There are a number of myths surrounding personalized learning, and it wasn’t until I moved to San Francisco and worked for an education technology start-up for three years that I learned about them by experiencing them first-hand.
These myths are pervasive, but it turns out that if we’re aware of them, we can use the our most powerful tool of all–our pedagogy–to overcome them and do right by our students.
Myth 1: Personalization necessitates an individualized curriculum.
If personalization and individualization were supposed to mean the same thing, they wouldn’t be two different words. In order to understand the difference between the two, just examine the bases of the words. The base of personalization is person, while the base of individualization is div or divid, meaning “separate.”
When we individualize, we separate: we isolate students by giving each of them their own curriculum. This operates in direct opposition to learning that’s personal, because it inadvertently removes other people from students’ learning experiences. The truth is, personalized learning experiences don’t have to be individualized; they simply have to be personally relevant and meaningful to all students in the classroom. Relationships and human connection are inherently meaningful to all students, which is why we must avoid individualization and instead curate learning experiences where students can connect with one another.
Myth 2: Personalized learning means that curriculum must be interest-based.
Because we assume personalized curriculum necessitates individualization, we also tend to assume that it must align with our students’ pre-existing interests. But this is neither sustainable nor best for kids.
Instead, our job as educators is to engage children with content and topics that lie outside their interests, partially to expose them to new ideas, but also to help them build a rich schema. Neglecting to do so is a disservice to our students.
Myth 3: Personalization lies within the teacher’s locus of control.
When I started personalizing, I used to think that it was my job to personalize on behalf of my students. This caused me to create as many sets of curriculum as there were students in my classroom.
But I soon realized that this was wrong. I soon realized that by partnering with my students, I could share the responsibility of personalizing learning with them. No, this didn’t mean that I allowed them to design their own learning activities. They are not qualified to do that. We, the teachers, are qualified to create educative learning experiences for our classrooms because we’ve been trained to.
Instead, when we partner with students, we ensure there is a healthy amount of voice and choice in the classroom. This entails providing choice within clear boundaries, and this entails being intentional with the types of activities we use in our classrooms. All student choices should have specific purposes to ensure that they are, in fact, educative. We can also partner with when we use assessment mindfully, not as a metric for compliance, but instead as a way to cultivate self-awareness and help them communicate with educators about their needs.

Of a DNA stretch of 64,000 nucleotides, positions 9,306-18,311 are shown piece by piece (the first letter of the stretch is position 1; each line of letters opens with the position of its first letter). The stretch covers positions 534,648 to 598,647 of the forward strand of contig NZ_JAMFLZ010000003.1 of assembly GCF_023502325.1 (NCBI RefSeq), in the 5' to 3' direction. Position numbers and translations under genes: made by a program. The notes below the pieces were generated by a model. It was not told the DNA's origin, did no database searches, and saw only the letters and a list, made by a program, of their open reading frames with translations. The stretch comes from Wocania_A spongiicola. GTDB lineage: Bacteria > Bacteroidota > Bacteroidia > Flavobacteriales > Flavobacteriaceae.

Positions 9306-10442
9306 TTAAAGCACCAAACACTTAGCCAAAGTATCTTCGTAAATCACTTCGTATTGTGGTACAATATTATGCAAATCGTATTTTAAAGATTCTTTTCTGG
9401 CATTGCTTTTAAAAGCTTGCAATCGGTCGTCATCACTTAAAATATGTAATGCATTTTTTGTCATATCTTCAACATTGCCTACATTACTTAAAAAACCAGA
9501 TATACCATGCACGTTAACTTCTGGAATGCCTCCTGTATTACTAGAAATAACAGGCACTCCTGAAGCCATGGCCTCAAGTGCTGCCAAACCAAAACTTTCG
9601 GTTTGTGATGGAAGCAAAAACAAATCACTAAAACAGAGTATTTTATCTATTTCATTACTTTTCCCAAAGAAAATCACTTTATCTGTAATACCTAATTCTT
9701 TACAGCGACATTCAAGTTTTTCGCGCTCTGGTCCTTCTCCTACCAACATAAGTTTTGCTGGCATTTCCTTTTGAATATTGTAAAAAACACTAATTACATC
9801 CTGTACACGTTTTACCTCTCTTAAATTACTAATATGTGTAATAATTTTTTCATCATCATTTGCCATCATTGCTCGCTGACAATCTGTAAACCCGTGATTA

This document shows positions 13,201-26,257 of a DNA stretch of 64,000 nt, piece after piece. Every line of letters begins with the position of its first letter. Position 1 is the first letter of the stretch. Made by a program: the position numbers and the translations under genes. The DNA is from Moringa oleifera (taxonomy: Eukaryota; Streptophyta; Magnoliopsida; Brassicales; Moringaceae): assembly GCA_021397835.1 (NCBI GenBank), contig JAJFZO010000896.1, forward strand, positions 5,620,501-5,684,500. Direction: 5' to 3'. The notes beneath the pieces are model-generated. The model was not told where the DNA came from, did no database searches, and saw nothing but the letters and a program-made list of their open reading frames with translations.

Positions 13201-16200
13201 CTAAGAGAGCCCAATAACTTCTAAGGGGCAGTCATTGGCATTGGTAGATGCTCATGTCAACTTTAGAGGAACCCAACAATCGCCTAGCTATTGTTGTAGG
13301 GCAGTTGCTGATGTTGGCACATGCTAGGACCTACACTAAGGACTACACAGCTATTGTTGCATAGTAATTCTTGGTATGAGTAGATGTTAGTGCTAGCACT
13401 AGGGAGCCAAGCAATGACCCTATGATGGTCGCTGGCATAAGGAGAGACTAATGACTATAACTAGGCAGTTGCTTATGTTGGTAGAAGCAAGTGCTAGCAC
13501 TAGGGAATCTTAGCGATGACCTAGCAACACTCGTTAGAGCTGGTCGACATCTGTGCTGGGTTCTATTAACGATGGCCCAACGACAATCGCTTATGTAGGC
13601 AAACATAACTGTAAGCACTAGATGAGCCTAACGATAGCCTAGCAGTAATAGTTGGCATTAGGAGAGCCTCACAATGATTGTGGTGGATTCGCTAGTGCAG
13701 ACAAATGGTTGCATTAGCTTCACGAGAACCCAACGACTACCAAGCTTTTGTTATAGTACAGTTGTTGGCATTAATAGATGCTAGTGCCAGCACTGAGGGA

Myth 4: Technology is necessary for personalizing learning.
Technology companies want you to believe that their tools are essential for personalization, but they’re not. I know because I worked in personalized learning in Silicon Valley, and by the time I left I was hardly using the tools. Why? Because they created an unsustainable workload that burned me out.
Education technology helps educators individualize curriculum, which we now know is very different than personalizing learning. When we redefine personalization as a pedagogy that values human connection and meaningful learning, we begin to see that human beings should be powering it, not computers.
Myth 5: Digitally-driven personalization paves a path to equity.
Education technology companies will attempt to sell you their technology, claiming that it will close achievement gaps because it gives everyone what they need. But this marketing tactic is not grounded in reality. Instead, it’s intended to help technology companies hemorrhage money from school systems that are serving our most vulnerable populations.
Educational equity can only be achieved through inclusive and just practices that foster human connection. These inclusive and just practices include funding all schools equitably so that all kids can access an appropriately rigorous education, regardless of zip code.
At the very least, our practices for personalization in the classroom need to preserve connection between students, and more often than not, personalized learning technologies chip away at this. When we individualize curriculum, we inadvertently track kids, worsening the achievement gap.
The solution, you ask?
To overcome these myths, we must put human interests back at the center of our intentions for personalization, not the interests of technology companies. Our schools are inundated with digital technology, and very little of it has been empirically proven to directly impact student outcomes.
As we allow our definition of personalization to develop, it’s important that educators reclaim it as a humanized pedagogy that honors equity and human connection.
If you want to find out more about this, please join our Twitter chat at #rethink_learning on Monday, March 25th at 6:00 PM CT!